1st April 2021

To celebrate our 50th anniversary, we’re inviting a select number of experts to share what they see as being the 21st-century solutions to one of the biggest and most complex challenges of our generation: antimicrobial resistance. In this post, Professor Sabiha Essack, explores the future of infection prevention and control...

Conventional phenotypic surveillance

Conventional phenotypic (observable) surveillance data is generated from microbial culture and susceptibility (MC and S) testing.  Bacteria causing the infection are isolated from clinical samples such as blood, urine, cerebrospinal fluid or pus, identified to species or sub-species level and then tested against a panel of antibiotics.  These 2-3-day laboratory investigations test individual drug-bug combinations and provide information on the antibiotic treatment options that will cure the infection – this is patient level data.  Aggregated MC and S data from specific clinical diagnoses such as bloodstream infections, urinary tract infections, respiratory tract infections, skin or soft tissue infections yield antibiograms (overall antibiotic susceptibility profiles) of common causative bacteria to inform infection-specific treatment guidelines – this is facility and population level data.  Consolidated drug-bug susceptibility data can monitor increases/decreases in bacterial resistance and provide antibiotic resistance trends over time – this is also population level data.  Accurate and representative surveillance data ideally requires a sample to be taken from every suspected infection. This is not the case in clinical practice and most phenotypic surveillance data today, may not necessarily reflect the true burden of antibiotic resistance.

Conventional genomic surveillance

Conventional genomic surveillance data is generated from whole genome sequencing (WGS) and bioinformatics analysis of total DNA isolated from pure bacterial cultures implicated in infection.  Bioinformatics platforms allow the elaboration of the total resistome, virulome and mobilome in addition to clonality and phylogeny.  The resistome is the totality of, inter alia, antibiotic, biocide and heavy metal resistance genes carried by the bacteria.  The virulome consists of the range of virulence genes that determine the pathogenicity and severity of the infection. The mobilome is made up of all the mobile genetic elements (MGEs) such as plasmids, transposons, integrons, insertion sequences, prophages, gene cassettes, pathogenicity islands etc. that carry the resistance and virulence genes and mobilize them within and between bacterial species.  Clonality relates to the genetic similarity between bacteria of the same species and is important to outbreak investigations.  Phylogeny is described as evolutionary relationships within and between bacterial species and usually takes the form of a tree.  WGS data is usually uploaded to the National Centre for Biotechnology Information (NCBI) Genbank, a genetic sequence database containing an annotated repository of all publicly available DNA sequences.  While this genomic surveillance data may be comprehensive and identify the actual resistance mechanisms, it does not guarantee that the genotypes transcribe into phenotypes as genes may be silent or minimally expressed precluding the mainstreaming of WGS data in routine clinical practice at the patient level at this time.  Mathematical modelling correlating resistance phenotypes with gene abundance (multiple gene copies), bacterial promoters and repressors as well transcriptomics and proteomics may allow WGS data to inform patient treatment, antibiograms and treatment guidelines, while monitoring antibiotic resistance trends at the genomic level.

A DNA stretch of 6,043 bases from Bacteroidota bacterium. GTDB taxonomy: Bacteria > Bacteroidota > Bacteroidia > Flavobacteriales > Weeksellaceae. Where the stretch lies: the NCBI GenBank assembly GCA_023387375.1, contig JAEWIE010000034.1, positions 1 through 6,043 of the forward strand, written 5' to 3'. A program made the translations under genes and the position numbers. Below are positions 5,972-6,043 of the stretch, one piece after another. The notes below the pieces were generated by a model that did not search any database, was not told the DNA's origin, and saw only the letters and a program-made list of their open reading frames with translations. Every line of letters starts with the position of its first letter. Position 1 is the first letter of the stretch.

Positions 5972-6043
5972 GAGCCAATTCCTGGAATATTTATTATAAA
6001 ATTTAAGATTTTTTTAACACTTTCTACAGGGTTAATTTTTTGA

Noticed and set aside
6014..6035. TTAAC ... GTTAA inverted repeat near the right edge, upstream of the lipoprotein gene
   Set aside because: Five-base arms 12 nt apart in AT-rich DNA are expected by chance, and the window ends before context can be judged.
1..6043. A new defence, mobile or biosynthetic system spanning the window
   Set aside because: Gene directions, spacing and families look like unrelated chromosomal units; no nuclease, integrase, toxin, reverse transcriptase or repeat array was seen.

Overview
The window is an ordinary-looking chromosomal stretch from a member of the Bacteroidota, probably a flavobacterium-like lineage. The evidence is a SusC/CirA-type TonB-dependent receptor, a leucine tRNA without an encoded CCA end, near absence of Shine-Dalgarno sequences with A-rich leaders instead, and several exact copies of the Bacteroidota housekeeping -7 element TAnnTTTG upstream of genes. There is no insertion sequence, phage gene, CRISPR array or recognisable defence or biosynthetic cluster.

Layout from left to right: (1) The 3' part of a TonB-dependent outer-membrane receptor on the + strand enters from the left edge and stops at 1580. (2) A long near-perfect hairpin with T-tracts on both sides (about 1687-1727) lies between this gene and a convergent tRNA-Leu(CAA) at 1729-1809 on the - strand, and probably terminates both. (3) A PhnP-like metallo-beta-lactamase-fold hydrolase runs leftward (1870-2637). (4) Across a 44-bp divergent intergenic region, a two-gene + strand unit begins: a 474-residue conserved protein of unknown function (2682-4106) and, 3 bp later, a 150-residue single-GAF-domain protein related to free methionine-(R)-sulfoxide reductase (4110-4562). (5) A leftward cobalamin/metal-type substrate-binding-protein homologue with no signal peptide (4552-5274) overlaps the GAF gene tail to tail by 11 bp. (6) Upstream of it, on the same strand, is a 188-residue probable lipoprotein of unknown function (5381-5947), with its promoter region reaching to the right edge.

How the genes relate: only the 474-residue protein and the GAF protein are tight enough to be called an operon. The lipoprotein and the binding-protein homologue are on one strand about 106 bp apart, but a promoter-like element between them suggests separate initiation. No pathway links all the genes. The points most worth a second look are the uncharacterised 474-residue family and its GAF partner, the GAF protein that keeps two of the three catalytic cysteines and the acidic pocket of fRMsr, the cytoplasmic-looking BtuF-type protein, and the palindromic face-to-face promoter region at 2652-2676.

The limits of conventional surveillance

Both conventional phenotypic and genomic surveillance are culture-dependent and describe antibiotic resistance in individual, known bacterial species. The resistome, virulome and mobilome equally exists in viable but non-culturable (VBNC) bacteria, living cells that do not grow on routine media. VBNC bacteria have an intact cell membrane and contain undamaged genetic material, including plasmids.  Culture-independent metagenomic surveillance delineates the total resistome, virulome and mobilome of both culturable and VBNC bacteria from a single sample.  Total sample DNA is extracted and sequenced. Bioinformatics analysis allows the characterization of the microbiota, (total microorganisms present) by taxon, phylum and species using 16S rRNA profiling, to produce a metataxonomic tree, (2) the metagenome (collection of genomes and genes from the members of a microbiota), (3) the mobilome (all MGEs within a sample independent of culture), and (4), both known and novel antibiotic resistance genes as no prior sequence knowledge is required.  The mobilome can be reconciled to culturable and VBNC bacterial hosts by phylogenetic analysis to ascertain their bacterial origin and transmission dynamics.  Metagenomic data is mainly used for comparative academic purposes at this time.